Sunday, December 5

New protocol bets on Defi and wants to compete with Monero and Zcash | Bitcoin Portal

Chances are you haven’t heard of Findora, a privacy-focused blockchain that “enables users to share information without having to show it.”

If the strategy works, the hidden blockchain being developed by Discreet Labs could compete with the well-known privacy cryptocurrencies Zcash (ZEC) and Monero (XMR).

The project announced this Wednesday (27) that an ecosystem fund of US$ 100 million will be used in the research and development of new applications and infrastructure, such as staking and liquidity.

The money, which will be allocated over the next five years, comes from a variety of sources. The project raised millions of dollars in a private funding round led by Polychain Capital.

Part of that investment was in the form of cryptoactives, and the large increase in market capitalization helped to increase Findora’s treasury. A public offering of its native FRA token, held in December, was also of great help.

Part of Findora’s value proposition is to bring together elements of traditional finance and privacy principles.

Findora vs Monero and Zcash

While some privacy protocols, such as Zcash and Monero, prioritize anonymity over auditability, Findora uses “selective confidentiality agreements” that allow for third-party audits.

In addition, Findora wants to bring the privacy features of these blockchains to a network very inspired by Ethereum (a first-tier blockchain in which people can develop their projects). In September, Findora integrated the Ethereum Virtual Machine (EVM) to implement standalone contracts.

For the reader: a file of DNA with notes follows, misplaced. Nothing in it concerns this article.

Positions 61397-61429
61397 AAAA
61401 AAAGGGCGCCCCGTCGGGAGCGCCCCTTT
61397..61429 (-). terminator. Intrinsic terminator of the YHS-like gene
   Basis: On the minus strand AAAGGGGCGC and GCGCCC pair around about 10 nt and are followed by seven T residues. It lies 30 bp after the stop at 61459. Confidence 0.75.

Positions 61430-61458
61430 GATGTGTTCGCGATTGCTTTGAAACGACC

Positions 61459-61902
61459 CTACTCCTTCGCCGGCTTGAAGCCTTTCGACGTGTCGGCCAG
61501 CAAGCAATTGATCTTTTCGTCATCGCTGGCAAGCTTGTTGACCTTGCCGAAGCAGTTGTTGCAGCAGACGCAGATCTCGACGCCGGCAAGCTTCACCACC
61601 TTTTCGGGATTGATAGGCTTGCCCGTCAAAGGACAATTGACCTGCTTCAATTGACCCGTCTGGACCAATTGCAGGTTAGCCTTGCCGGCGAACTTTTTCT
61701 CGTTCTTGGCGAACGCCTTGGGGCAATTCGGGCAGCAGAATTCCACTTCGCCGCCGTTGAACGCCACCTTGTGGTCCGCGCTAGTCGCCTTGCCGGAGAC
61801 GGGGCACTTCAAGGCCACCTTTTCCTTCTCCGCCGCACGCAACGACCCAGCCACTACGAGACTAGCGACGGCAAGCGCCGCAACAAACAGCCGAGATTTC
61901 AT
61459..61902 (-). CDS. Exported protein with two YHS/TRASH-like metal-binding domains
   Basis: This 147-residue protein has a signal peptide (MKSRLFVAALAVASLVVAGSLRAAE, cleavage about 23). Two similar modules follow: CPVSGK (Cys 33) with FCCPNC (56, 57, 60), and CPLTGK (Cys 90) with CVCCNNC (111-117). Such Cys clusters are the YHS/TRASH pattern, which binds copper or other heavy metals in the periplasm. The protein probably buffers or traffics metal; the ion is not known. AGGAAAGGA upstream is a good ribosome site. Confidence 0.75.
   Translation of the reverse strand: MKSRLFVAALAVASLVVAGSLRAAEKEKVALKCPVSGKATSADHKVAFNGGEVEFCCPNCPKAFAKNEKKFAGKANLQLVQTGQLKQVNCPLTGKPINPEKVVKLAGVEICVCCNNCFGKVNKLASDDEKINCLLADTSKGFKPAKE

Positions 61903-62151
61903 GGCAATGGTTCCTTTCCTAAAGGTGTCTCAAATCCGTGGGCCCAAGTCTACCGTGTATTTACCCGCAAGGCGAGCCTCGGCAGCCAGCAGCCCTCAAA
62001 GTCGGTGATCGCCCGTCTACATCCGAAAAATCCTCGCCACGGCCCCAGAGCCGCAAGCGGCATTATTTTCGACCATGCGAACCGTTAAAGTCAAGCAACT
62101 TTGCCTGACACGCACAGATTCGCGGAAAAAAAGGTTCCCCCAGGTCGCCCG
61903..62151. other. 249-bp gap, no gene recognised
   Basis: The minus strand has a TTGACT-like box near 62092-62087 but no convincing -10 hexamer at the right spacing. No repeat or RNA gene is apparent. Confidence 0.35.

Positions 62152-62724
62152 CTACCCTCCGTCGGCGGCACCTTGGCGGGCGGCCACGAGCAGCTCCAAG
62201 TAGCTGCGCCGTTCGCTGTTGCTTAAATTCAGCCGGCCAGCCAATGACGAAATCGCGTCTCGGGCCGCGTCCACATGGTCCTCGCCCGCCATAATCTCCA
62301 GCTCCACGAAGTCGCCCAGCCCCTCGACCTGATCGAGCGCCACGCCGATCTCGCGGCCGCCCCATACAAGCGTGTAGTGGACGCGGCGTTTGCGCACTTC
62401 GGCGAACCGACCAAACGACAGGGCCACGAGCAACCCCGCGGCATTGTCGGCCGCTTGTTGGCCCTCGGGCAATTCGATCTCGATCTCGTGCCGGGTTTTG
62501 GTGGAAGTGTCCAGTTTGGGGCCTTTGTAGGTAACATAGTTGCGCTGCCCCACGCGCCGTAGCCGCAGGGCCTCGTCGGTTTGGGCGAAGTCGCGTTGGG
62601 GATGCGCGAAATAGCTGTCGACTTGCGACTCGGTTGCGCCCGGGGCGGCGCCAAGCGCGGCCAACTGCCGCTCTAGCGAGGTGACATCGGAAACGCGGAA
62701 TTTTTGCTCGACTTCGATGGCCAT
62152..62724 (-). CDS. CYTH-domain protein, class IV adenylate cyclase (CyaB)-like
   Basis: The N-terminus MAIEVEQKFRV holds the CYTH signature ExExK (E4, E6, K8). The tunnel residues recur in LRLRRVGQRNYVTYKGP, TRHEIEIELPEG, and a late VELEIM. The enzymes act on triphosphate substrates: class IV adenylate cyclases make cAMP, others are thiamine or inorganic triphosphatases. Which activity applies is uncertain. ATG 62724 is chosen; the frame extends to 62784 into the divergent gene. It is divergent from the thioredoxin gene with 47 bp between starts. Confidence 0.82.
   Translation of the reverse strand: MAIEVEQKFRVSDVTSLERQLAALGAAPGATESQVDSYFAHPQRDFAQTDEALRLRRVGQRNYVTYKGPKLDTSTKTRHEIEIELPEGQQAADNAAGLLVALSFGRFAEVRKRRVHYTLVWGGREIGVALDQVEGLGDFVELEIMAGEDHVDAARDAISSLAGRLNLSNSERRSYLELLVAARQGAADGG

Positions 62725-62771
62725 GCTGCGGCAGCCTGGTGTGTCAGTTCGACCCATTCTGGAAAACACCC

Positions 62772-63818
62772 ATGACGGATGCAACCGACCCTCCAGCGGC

“Some people say it’s a more programmable version of Zcash,” Warreb Paul Anderson, vice president of products at Discreet Labs, told Decrypt.

“Or someone said it’s a more ethical version of Monero. It’s not an offense to either team. In fact, we operate a very similar technology.” Anderson added that Findora’s research team created the “bulletproof” technology used by Monero.

However, programmability is a big step. Findora aims to create decentralized applications, allow people to create their own blockchain tokens and add stablecoins to the mix.

If you think this looks a lot like Decentralized Finance (DeFi), you’re right. Anderson expects to see decentralized exchanges (DEXs), loan protocols and payment applications arriving at Findora as a reflection of the new financing.

Developers can apply for bonuses from the Findora Foundation for developing protocols or platforms, and members of the Findora DAO (decentralized autonomous organization) will be able to use their FRA tokens to vote on which developers will be funded.

Validators can also apply for funding as the blockchain gains new users.

Those who use the FRA will also receive rewards. Findora’s team promotes annual rewards of around 250% for those who start staking, a service available today in the main network, together with the delegation.

Potential stakers, validators and developers should keep in mind that Findora is not full of maximalists of anonymity as it has its own philosophy.

“Something important we always talk about is the difference between privacy and secrecy,” Anderson explained. “Privacy means you don’t want the world to know everything. secrecy means you don’t want nobody know something”.

Findora is proud to support privacy, but no longer wants her network to remain a secret.

*Translated and edited by Daniela Pereira do Nascimento with authorization from